Sunday, June 21, 2009

It's official: Monavie-Cannondale is BLUE!

With the release of the new, fantastic energy drink by Monavie, Emv, we had our mid-season release of our new colors, including new kits and new bikes. Most of the team traveled to Salt Lake City to be presented at the Monavie conference. A hectic weekend of mingling, talking to distributors, signing autographs, photo shoots and team bonding. Next up: B.C. Bike Race!

Thursday, June 18, 2009

Mid-week BLISS!

All in a days work! This week I had to get some long rides in, and for 2 of them, I managed to find company to join me on some of my favorite trails! I love riding my mountain bike. Especially on Mt. Hood singletrack when it is in primo condition! It makes me not want to leave and just ride and ride and ride! And the HIGHLIGHT of the day today was seeing a BLACK BEAR!!! Yep, it was right on the side of the trail, ran about 10 meters away, turned, looked at me, I hesitated, then put my bike between me and the bear and started making some noise. He bolted. By the time Erin got up the trail, he (or she) was long gone. WHEW! So exhilarating. My first time seeing a bear while biking on trails in Oregon! Kind of cool!!! Needless to say, I forgot to reach in my pocket for my camera. But I did take a few pictures the past 2 days.

Arghhh. Trail 450 to 15 mile wasn't quite clear.

We saw a lot of this. Such a bummer, but the forest service is doing a GREAT job & have a lot of the best trails clear already! I just assumed this one would be since 15-mile is. My bad.

Speaking of the Forest Service and one of the greatest trail clearers of all time...

I'm tight with our Forest Service Rangers. OK, Paul Gundlach is a good friend. It was awesome to see him on the trail. I told him to ditch his hoe and ride with us. He is too dedicated. Don't forget to thank these guys when you see them. They do a TON of work so we can ride great trails.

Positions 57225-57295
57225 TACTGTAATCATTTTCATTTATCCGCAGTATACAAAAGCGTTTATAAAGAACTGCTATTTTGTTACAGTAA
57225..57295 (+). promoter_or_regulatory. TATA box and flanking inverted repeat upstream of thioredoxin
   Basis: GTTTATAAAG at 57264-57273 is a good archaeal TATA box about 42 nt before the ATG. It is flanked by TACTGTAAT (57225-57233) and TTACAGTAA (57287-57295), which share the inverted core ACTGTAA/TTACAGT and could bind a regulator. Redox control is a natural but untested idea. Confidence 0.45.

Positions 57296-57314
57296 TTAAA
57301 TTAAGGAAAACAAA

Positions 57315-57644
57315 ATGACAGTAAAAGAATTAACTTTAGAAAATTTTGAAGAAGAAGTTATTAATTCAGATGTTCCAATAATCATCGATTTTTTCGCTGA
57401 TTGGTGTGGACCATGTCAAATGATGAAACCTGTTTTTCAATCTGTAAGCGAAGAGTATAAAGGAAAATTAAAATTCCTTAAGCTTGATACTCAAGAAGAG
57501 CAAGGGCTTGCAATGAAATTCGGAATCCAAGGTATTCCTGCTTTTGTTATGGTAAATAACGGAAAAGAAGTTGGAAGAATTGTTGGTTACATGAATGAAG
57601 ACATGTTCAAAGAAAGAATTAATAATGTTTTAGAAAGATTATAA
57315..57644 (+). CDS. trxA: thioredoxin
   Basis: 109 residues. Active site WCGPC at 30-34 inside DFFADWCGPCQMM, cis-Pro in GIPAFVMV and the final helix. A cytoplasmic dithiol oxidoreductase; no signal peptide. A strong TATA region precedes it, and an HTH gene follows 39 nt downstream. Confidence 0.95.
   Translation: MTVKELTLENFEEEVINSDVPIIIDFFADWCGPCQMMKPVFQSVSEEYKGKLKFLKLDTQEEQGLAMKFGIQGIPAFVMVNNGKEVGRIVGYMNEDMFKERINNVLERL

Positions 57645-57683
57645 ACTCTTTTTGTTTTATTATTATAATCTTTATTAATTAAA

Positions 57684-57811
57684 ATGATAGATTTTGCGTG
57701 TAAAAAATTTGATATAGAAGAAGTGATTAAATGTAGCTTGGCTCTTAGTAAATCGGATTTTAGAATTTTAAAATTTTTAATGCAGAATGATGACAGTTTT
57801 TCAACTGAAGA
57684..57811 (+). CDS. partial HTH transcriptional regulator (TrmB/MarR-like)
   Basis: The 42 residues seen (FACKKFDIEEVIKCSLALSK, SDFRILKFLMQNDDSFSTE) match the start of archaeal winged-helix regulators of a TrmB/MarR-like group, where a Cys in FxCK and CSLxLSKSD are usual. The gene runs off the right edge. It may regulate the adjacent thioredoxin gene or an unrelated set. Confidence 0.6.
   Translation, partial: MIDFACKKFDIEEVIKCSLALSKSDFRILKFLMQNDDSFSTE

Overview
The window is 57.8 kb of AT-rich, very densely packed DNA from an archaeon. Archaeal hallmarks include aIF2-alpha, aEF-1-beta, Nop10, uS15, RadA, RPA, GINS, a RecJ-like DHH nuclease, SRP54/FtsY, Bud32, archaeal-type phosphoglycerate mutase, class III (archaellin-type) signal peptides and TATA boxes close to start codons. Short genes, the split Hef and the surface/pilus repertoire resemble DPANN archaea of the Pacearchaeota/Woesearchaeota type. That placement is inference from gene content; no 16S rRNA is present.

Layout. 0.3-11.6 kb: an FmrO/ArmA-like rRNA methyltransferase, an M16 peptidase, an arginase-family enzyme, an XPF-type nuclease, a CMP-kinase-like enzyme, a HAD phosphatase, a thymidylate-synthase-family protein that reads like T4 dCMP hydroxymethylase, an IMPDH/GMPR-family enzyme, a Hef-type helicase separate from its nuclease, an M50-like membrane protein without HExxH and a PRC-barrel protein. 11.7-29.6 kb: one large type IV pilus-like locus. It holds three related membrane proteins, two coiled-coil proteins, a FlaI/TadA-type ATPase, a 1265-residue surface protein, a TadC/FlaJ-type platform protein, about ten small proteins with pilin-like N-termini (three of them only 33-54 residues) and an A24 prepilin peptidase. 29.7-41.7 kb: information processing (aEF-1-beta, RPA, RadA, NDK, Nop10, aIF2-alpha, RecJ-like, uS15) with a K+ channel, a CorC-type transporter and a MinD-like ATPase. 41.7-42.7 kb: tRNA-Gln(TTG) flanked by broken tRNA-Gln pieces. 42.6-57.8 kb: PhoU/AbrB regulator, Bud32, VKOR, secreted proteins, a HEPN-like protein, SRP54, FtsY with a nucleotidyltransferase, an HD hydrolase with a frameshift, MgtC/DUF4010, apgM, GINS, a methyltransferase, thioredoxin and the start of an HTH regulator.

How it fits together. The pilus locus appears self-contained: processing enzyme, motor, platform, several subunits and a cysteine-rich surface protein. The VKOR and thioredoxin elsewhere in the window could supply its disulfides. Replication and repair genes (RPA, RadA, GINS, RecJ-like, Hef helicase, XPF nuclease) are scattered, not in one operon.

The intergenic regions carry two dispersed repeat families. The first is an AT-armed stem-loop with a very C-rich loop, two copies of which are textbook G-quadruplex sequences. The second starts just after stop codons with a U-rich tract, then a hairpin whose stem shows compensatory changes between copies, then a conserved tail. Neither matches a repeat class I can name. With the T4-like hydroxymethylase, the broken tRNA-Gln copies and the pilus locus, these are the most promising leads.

And when they are clear, they are GREAT!

Thursday Erin Ford and I did the epic Dog River/Surveyors out and back. It never gets old. Lots of climbing, lots of miles. 4.5 hours in the saddle. Life is good!!!

The mandatory photo spot. Tested a new hydration system the past 2 days. It is called the VelEau. Pretty cool. You can stay hydrated sans camelback! Nice.

Wednesday, June 17, 2009

Oxygen is optional: US CUP XCT#4: Colorado Springs, CO, June 13, 2009

Colorado was greener than I had ever saw it, but the moisture and humidity did not mean there was more oxygen in the air. Hmmm? But with nationals next month even higher, I had to go suffer at altitude in preparation. Plus, I don't think I have ever been to Colorado Springs. It was nice.
I flew into Denver on Friday and directly to the course to pre-ride. I opted out of Short Track, due to tired legs from Mt. Hood and Tabor, but I went to cheer for the braver ladies and to cheer my team on. Monavie had almost full representation there. It was great. 4 of the men and me. They had a good go at what appeared to be a rough course. Of course watching it, you wish you were doing it and think you would have been fine. Is fine good enough?
Alex giving it his all.

Race day on Saturday was warm and sunny. We went off at noon. I felt special with my new red/white/blue number plate that is for those seeded in the series. Lucky number 11. Double ones! I had a great start and was in the lead train off the gun. I was thinking I felt o.k. Just breathe. I was sitting in 8th. I didn't ride my best technically. I will blame it on oxygen deprivation, but I think I was just having an off day. Bummer. That off day made me go backwards. I was willing my legs to push harder, but somehow they were stuck at one speed. Kelli passed me, then Pua, then Kathy, followed by Heather and Zephanie who got to witness my slow speed wipe out. It was a slippery pebbly course. Looked easy. It was decievingly hard. In the last lap, Amanda and Amanda went by and I couldn't give chase. I wanted to. I really did. But at some point, you just have to ride and let it be. I finished 15th. It could have been worse.
Friends that come cheer make it all worth it: Mel Pape.